ture ages. And, what is worse, mankind may hereafter, from this unfortunate instance, despair of establishing government by human wisdom, and leave it to chance, war, and conquest. I therefore beg leave to move, that henceforth prayers, imploring the assistance of Heaven and its blessing on our deliberations, be held in this assembly every morning before we proceed to business; and that one or more of the clergy of this city be requested to officiate in that service.” The motion was not adopted, as "the convention, except three or four persons, thought prayers unnecessary."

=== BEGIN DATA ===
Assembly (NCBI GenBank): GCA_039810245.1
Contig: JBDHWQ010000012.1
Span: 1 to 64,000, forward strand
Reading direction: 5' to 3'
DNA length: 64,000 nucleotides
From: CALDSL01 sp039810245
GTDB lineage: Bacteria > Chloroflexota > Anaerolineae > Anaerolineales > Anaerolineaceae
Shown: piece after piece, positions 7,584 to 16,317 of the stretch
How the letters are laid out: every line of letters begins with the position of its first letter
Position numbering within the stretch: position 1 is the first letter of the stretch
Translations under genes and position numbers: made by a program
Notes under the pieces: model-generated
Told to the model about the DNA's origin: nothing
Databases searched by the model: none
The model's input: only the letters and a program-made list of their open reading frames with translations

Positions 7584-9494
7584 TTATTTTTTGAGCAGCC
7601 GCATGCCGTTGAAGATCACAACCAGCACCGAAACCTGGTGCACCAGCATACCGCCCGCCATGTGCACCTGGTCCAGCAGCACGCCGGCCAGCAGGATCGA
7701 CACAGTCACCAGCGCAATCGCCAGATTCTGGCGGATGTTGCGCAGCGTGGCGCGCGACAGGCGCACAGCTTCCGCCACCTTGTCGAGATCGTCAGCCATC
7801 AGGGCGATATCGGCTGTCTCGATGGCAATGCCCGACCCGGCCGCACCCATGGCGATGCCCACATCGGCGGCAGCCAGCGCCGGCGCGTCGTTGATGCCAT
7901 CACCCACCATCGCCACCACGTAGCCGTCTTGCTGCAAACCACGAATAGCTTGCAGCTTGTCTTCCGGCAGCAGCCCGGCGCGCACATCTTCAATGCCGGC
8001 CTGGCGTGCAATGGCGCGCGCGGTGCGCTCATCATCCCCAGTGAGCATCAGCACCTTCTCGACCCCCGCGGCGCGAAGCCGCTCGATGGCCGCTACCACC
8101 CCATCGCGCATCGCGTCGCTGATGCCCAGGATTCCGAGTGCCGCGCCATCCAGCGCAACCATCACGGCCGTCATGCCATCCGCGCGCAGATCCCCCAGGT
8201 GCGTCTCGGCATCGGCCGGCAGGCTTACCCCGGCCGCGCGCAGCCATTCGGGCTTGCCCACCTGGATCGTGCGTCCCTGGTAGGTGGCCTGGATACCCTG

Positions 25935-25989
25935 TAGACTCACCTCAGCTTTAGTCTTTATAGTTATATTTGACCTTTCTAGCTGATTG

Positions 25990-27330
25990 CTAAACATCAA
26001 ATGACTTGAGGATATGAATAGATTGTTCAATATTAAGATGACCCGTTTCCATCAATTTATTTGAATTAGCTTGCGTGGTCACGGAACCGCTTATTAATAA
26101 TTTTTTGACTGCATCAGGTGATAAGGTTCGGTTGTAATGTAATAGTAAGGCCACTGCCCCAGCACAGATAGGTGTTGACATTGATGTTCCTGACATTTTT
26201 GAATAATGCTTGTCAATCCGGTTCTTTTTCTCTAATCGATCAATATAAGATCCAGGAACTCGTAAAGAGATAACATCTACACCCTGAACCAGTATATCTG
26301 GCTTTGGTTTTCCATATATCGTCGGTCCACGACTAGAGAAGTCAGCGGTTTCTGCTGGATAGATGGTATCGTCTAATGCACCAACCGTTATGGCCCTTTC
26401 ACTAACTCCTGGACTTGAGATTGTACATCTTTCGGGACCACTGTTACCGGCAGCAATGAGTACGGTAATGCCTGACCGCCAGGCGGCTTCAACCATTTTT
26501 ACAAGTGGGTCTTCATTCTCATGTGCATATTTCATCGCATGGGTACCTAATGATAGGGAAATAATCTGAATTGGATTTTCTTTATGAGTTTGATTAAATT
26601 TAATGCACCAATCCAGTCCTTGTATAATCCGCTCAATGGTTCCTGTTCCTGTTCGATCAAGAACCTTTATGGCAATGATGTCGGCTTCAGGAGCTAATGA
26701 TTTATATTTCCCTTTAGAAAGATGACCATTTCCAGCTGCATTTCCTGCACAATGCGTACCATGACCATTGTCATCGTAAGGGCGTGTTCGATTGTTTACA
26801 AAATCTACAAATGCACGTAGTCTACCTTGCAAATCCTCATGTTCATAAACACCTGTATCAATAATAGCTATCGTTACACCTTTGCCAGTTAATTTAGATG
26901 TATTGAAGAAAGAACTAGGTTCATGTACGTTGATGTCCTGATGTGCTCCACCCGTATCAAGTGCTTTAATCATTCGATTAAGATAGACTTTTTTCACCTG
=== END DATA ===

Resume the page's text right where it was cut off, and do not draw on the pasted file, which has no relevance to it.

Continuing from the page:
These remarks afford some insight into Dr. Franklin's religious sentiments. A good deal has been said on this subject, and sometimes without a due degree either of knowledge or charity. When Dr. Stiles, President of Yale College, questioned him about his religious faith, he replied as follows, only five weeks before his death; "I believe in one God, the Creator of the universe; that he governs it by his Providence ; that he ought to be worshipped; that the most acceptable service we can render to him is doing good to his other children; that the soul of man is immortal, and will be treated with justice in another life respecting its conduct in this. These I take to be the fundamental points of all sound religion, and I regard them as you do, in whatever sect I meet with them. As to Jesus of Nazareth, my opinion of whom you particularly desire, I think his system of morals and his religion, as he left them to us, the best the world ever saw, or is like to see; but I apprehend it has received various corrupting changes, and I have, with most of the present Dissenters in England, some doubts as to his divinity; though it is a question I do not dogmatize upon, having never studied it."